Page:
3 Ways to Manage Seasonal Cash FlowSeptember 2018 / Share
Cash flow is a crucial aspect of any business. Tracking an organization's inflows and outflows is important to financial reporting, but at its core it can often be the most basic measure of a company's health. A positive cash flow indicates net gains, while a negative cash flow could reveal problems with revenue streams or late and missing customer payments.
Yet the situation may not always be so cut and dry for seasonal businesses. Managing and forecasting cash flow can be difficult for those who may experience long lulls through the year and then surges in business linked to changing seasons: think landscaping companies that are most active in summer, tourist attractions in warm vacation destinations that see spikes in winter, or even small businesses that focus on Christmas or tax preparation.
When seasonal swings decide a business's fortunes, it's imperative business owners make all the effort they can to get a handle on cash flow. Here are three tips organizations can lean on to manage seasonal cash flow:
1. Plan your business spending and profits in advance
Seasons don't change sequence, so if a business knows it's going to be busy in spring and then see sales fall off in autumn, there's no reason it should ever be caught by surprise on the cash flow front. There will be months when you're flush, and then others when a budget line needs to be toed more closely. Planning in advance for these fluctuations is, therefore, a no-brainer.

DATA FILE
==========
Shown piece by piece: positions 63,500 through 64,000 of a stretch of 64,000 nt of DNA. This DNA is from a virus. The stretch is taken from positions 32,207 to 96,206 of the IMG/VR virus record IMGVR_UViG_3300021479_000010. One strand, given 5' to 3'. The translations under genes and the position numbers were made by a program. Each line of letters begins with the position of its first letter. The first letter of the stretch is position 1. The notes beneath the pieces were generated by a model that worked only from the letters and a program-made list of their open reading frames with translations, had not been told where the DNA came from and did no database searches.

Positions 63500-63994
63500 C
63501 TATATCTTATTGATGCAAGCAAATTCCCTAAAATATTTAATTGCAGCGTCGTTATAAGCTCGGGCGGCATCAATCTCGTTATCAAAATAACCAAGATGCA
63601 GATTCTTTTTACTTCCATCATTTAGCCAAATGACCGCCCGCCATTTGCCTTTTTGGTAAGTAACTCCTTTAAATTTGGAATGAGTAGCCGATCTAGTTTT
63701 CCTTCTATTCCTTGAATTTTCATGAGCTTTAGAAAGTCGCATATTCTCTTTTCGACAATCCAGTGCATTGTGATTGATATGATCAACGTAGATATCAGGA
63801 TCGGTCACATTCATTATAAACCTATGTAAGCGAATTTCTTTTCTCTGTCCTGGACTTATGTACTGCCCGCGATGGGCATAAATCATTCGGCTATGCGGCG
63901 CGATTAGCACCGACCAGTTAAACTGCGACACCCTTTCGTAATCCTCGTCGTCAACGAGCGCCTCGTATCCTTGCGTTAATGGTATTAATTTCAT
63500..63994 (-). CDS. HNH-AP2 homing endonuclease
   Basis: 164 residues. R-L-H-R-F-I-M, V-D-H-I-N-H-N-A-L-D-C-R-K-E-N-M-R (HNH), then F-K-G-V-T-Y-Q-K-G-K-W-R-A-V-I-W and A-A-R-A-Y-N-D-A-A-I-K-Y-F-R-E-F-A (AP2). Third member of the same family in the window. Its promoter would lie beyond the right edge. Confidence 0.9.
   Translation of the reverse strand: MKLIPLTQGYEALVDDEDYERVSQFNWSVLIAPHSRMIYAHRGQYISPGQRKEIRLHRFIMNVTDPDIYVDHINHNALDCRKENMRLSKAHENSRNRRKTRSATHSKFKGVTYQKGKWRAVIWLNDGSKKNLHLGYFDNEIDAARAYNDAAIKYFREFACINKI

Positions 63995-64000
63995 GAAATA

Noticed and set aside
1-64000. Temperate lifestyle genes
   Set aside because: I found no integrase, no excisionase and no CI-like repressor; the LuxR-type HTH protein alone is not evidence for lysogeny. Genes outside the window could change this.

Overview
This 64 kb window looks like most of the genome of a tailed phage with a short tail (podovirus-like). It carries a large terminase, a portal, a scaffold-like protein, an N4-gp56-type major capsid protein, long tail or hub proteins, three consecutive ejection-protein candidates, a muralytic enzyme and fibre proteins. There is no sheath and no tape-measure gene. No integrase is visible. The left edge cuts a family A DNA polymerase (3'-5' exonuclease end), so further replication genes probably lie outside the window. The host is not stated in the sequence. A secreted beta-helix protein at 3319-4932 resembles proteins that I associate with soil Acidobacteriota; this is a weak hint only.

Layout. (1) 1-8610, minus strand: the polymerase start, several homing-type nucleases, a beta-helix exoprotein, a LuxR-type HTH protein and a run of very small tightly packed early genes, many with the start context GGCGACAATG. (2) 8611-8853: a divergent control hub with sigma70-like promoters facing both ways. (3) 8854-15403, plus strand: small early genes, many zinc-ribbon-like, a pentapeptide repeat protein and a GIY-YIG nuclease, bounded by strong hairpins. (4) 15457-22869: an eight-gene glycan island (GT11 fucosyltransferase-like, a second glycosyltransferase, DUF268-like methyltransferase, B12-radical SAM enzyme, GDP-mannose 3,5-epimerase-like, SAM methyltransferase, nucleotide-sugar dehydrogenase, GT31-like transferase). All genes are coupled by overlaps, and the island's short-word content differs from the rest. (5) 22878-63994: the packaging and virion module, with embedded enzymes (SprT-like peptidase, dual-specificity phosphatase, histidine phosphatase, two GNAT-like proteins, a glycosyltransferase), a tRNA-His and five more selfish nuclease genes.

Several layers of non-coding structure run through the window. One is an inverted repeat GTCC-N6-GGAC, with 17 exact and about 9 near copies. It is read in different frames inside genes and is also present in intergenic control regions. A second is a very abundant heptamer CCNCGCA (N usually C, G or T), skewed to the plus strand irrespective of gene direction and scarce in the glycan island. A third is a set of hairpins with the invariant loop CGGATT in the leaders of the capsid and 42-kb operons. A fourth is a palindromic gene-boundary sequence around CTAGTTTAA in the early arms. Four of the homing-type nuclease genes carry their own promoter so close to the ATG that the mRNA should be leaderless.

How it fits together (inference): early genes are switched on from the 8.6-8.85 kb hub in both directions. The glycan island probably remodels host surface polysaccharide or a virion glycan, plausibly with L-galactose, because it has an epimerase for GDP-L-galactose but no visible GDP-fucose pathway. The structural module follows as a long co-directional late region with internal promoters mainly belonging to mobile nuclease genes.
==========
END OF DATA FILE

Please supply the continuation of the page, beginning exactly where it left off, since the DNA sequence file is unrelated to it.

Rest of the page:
The first step to take is establishing a year-long plan. By factoring in expected annual costs like rent and wages, as well as variable costs, businesses can arrive at a monthly baseline for cash they need on-hand to meet obligations or direct toward reserves. While seasons are short term by nature, business owners need to plan on a long-term basis.
2. Improve customer billing
Sometimes, even the best-laid plans can experience obstacles. Late-paying customers can cause serious headaches for seasonal businesses, which don't have the same margin for allowing accounts receivable to age like some other types of businesses.
The solution to this issue can be found by simplifying billing wherever you can. Automating certain tasks with software or technology investments may make sense if they can generate returns later on. At the least, seasonal businesses should communicate with customers and have an official protocol for moving through billing to eventual collections. Without these measures, cash flow may remain at the mercy of late payments.
3. Use company credit wisely
Business financial management extends beyond cash flow, even for seasonal organizations, which can rely on lines of credit during slow periods. Credit lines can be tapped to pay for unexpected costs or emergencies that would otherwise devastate cash flow. Financing can also be drawn to cover gaps if seasonal performance didn't hit targets.
Whatever seasonal cash flow management issues your seasonal business may have, it's important to find a bank that can provide the services and tools needed to control the situation as best as possible. Vectra Bank is experienced in working with businesses of all types to provide treasury management and credit line solutions that help manage cash flow. Contact us today for more information.
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The information provided is presented for general informational purposes only and does not constitute tax, legal, business or investment advice.